With the year coming to a close, let’s take a look at a few Kickstarter campaigns that might tug at your wallets one last time.
Iron Kitten Games and Dan Cunningham are first up with Lunarchitects, which is a reimagining of Matthias Cramer’s Glen More:
You and your fellow players are architects at Luna Mare, the architectural firm planning the first base on the moon. You will compete with your coworkers for access to building blueprints, astronauts, and construction resources—all to develop the most successful moonbase!
Lunarchitects is a medium-weight strategy game that has players moving their pawns forward in a refilling circular queue to claim building blueprints. Players use the claimed blueprints to build personal moonbase plans in front of them. But instead of turns proceeding clockwise, the player furthest behind in the queue always takes the next turn. This makes blueprint choices a matter of quality over quantity. Blueprints from four stages are shuffled then stacked, with buildings increasing in both cost and power. Each time all players complete a lap of the blueprint queue, scoring occurs; the game ends after the fourth round of scoring. The player who has collected the most points is the winner, and their plans will guide the creation of the first settlement on the moon!
Unknown tile arrangement, variable scoring schemes (determined before the start) and unique player setups makes the game very replayable, as there is never a single most-powerful strategy. By an independent designer/publisher and inspired by the well-loved game Glen More, Lunarchitects is a family game for 1-5 players that plays in about an hour.
If you’re looking to back this, best hurry up! The campaign closes Tuesday, December 8th. [link]
Next up we’ve got Fantasy Fantasy Baseball from designers Daryl Andrews and J.R. Honeycutt, featuring art by one of my personal favorites, Rob Lundy:
Fantasy Fantasy Baseball is an inventive new card game in which you are the Wizard manager of a baseball team of powerful and gruesome fantasy creatures battling through a season of fantasy baseball. Go head-to-head against other Wizard managers for Victory cards while building up your team’s statistics for even more Victory cards. But beware, your players may have spells cast on them.
Instead of the typical fantasy baseball experience taking months to play, the entire Fantasy Fantasy Baseball experience is boiled down to 10 minutes per player. The amazing fantasy creatures provide something for the baseball fan and the gamer in all of us.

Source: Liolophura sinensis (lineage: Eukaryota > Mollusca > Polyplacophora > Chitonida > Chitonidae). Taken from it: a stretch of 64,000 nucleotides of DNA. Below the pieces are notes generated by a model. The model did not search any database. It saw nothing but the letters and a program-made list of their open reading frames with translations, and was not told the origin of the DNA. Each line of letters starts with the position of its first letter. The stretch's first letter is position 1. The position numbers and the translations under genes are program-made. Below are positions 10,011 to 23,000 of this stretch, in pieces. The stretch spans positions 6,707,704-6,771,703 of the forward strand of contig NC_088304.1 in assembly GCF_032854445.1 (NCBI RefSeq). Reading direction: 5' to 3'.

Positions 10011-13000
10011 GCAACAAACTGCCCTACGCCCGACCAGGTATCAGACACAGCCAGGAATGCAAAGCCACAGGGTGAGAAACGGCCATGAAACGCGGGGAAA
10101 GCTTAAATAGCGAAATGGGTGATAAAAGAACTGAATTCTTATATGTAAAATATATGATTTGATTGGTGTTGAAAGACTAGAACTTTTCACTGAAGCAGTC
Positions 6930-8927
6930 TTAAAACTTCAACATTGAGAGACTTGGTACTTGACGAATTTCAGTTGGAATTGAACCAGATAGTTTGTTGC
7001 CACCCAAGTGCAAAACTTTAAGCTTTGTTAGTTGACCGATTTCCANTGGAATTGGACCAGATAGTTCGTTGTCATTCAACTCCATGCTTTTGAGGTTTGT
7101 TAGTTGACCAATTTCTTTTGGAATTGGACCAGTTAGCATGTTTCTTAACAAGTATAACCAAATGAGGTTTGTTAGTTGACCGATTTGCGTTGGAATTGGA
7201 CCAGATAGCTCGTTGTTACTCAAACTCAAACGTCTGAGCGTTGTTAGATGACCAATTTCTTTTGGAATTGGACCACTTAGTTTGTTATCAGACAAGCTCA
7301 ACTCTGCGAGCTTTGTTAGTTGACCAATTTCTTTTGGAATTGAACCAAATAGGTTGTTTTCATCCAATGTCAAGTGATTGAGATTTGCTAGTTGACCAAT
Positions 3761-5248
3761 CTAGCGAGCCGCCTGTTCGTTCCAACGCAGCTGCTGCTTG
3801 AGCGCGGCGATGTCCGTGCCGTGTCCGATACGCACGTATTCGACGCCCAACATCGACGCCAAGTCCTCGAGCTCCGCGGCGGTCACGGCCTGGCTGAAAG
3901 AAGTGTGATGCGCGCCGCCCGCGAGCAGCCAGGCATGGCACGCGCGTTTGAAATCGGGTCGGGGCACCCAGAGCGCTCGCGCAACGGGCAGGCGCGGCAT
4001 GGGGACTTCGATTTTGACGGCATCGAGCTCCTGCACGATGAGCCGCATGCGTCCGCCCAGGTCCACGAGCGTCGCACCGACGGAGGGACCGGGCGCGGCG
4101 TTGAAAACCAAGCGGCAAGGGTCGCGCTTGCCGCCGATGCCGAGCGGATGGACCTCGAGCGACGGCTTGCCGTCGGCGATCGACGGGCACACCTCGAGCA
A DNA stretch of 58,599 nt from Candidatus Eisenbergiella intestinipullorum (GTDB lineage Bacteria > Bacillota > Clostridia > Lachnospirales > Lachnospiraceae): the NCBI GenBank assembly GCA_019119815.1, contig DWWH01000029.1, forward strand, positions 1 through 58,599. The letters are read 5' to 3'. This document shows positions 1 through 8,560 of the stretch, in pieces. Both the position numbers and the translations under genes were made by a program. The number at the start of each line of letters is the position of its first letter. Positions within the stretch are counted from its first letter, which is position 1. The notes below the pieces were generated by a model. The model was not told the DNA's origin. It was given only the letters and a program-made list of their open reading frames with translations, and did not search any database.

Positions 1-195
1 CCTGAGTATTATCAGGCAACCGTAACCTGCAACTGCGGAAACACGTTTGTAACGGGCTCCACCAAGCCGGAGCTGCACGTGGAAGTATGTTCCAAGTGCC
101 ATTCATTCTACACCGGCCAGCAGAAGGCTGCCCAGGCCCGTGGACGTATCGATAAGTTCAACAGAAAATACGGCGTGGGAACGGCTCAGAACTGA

Fantasy Fantasy Baseball breaks down to: one part fantasy, one part fantasy baseball, one part baseball cards, with a pinch of satire.
Baseball fans will enjoy all the subtle and not-so-subtle baseball references, but you don’t have to be a sports fan in order to have a lot of fun with this game.
Fantasy Fantasy Baseball will end on December 23rd, so swing over there today to check this one out! Get it? SWING over there? Hello? Is this thing on? [link]
Finally an RPG classic returns to celebrate an anniversary with The Chaosium’s RuneQuest:
In July of 1978, the Origins Game Fair was held in Ann Arbor, Michigan. Over 3500 people attended what was the largest gaming convention in the US at that time. In the main hall gamers could pick up the latest games from all the major publishers: Cross of Iron by Avalon Hill, Atlantic Wall by SPI, and The Hall of the Fire Giant King module by TSR. In one small booth near a corner you could also purchase RuneQuest, the first Roleplaying game published by The Chaosium, a quirky 3 person company from the Bay Area. It sold out over the weekend, and every print run continued to do so for the next several years.
RuneQuest took the young world of roleplaying games by storm; it cast aside many of the approaches most other games took. It had no character classes, no experience points, no levels, and far fewer restrictions on how weapons, armor, and spells could be used. Instead of a D20 it uses a percentile 01-100 system. It also has the built-in fantasy world of Glorantha.
During what many consider to be the golden age of roleplaying, the second edition ofRuneQuest enjoyed its greatest popularity, second only to AD&D in sales. It won numerous awards, starting in 1978 with the Strategist’s Club Award for “Outstanding Miniatures Rules”, which may sound quirky, but that was because the industry had yet to create award categories specifically for roleplaying games.
The second edition went out of print in 1983, and the rules went on to be licensed to a series of other companies that published several more editions, but sometimes fate has a funny way of having things come full circle…
Take a journey into the history of the RPG genre by backing this one before December 21st. [link]